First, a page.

Participants had the benefit of watching Dr. Aaron Beck conduct a live patient session, which was viewed via closed-circuit television. Following the patient interview Dr. Beck answered questions from participants in a case discussion (pictured above left), during which he explained what the next session should include. Dr. Beck explained agenda setting, beginning with a review of homework and went on to explain that he asks patients, “What problems do you want my help in solving today?” to guide them into naming the problems (as opposed to giving a full description at that moment), then prioritize the problems and let him know roughly about how much of the session they’d like to devote to each one. Participants noted some key techniques that Dr. Beck used which they found to be quite useful:
- Normalizing patient’s emotions and beliefs
- Providing patient with language with which they can describe and validate their thoughts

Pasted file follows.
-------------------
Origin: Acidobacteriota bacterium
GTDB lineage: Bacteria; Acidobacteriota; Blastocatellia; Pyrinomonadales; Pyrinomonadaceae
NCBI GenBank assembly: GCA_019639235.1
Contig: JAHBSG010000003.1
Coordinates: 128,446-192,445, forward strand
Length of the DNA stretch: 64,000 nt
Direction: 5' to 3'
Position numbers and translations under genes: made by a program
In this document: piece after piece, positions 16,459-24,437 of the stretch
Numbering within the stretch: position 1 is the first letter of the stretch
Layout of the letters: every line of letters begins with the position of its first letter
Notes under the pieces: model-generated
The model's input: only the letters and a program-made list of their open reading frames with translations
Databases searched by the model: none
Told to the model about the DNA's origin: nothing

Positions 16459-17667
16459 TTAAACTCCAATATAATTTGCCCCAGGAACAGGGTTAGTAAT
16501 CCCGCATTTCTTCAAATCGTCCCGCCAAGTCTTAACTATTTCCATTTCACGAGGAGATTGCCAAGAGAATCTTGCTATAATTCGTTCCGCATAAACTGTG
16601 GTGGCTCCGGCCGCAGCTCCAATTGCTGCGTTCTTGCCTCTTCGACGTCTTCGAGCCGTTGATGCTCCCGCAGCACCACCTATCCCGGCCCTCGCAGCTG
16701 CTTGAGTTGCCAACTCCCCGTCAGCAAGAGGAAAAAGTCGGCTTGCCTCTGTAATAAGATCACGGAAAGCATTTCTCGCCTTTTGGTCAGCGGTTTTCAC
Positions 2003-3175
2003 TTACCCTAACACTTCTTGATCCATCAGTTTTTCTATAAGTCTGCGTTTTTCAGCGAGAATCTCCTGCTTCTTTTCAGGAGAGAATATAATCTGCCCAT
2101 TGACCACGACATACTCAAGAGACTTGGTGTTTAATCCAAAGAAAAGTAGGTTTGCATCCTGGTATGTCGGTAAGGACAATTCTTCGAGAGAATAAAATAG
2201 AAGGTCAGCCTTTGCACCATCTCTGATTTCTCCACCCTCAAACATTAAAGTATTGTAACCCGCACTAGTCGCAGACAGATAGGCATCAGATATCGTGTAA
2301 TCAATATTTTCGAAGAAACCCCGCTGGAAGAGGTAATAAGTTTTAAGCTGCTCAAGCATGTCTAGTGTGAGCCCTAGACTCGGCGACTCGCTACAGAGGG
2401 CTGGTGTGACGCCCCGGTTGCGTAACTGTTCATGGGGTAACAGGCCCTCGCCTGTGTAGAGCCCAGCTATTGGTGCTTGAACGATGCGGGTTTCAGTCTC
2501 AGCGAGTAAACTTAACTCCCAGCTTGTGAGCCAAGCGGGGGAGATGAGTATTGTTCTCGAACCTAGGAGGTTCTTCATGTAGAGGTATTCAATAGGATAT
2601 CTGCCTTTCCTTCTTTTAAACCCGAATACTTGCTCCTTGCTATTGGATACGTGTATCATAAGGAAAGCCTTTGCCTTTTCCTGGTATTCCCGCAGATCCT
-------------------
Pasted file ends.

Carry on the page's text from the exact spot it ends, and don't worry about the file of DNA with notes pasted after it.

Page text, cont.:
- Instilling hope and reassuring successful treatment
- Trying a variety of methods including imagery
- Collaboration with the patient in terms of treatment model to prevent the patient from seeing the therapist as an authority figure
- Finding some light anecdotes, humor can be a nice touch in sessions
Following the questions regarding the patient session, Dr. Beck answered participants’ questions on other subjects (video will be posted on our YouTube Channel).
Cognitive Behavior Therapy for Depression
Dr. Judith Beck (pictured left) spoke about cognitive behavior therapy with depressed patients and their automatic thoughts. She emphasized psychoeducation, treatment planning, goal setting, and activity scheduling with patients.
Cognitive Behavior Therapy for Anxiety
We are so pleased that so many professionals from all over the world were able to come to the Beck Institute for such an exciting workshop!
More event highlights:
Dr. Beck discusses the growing nature of cognitive therapy. Based on the building blocks of an empirically validated theory, cognitive therapy, is continually evolving through numerous trials, moving towards inclusion of biological aspects.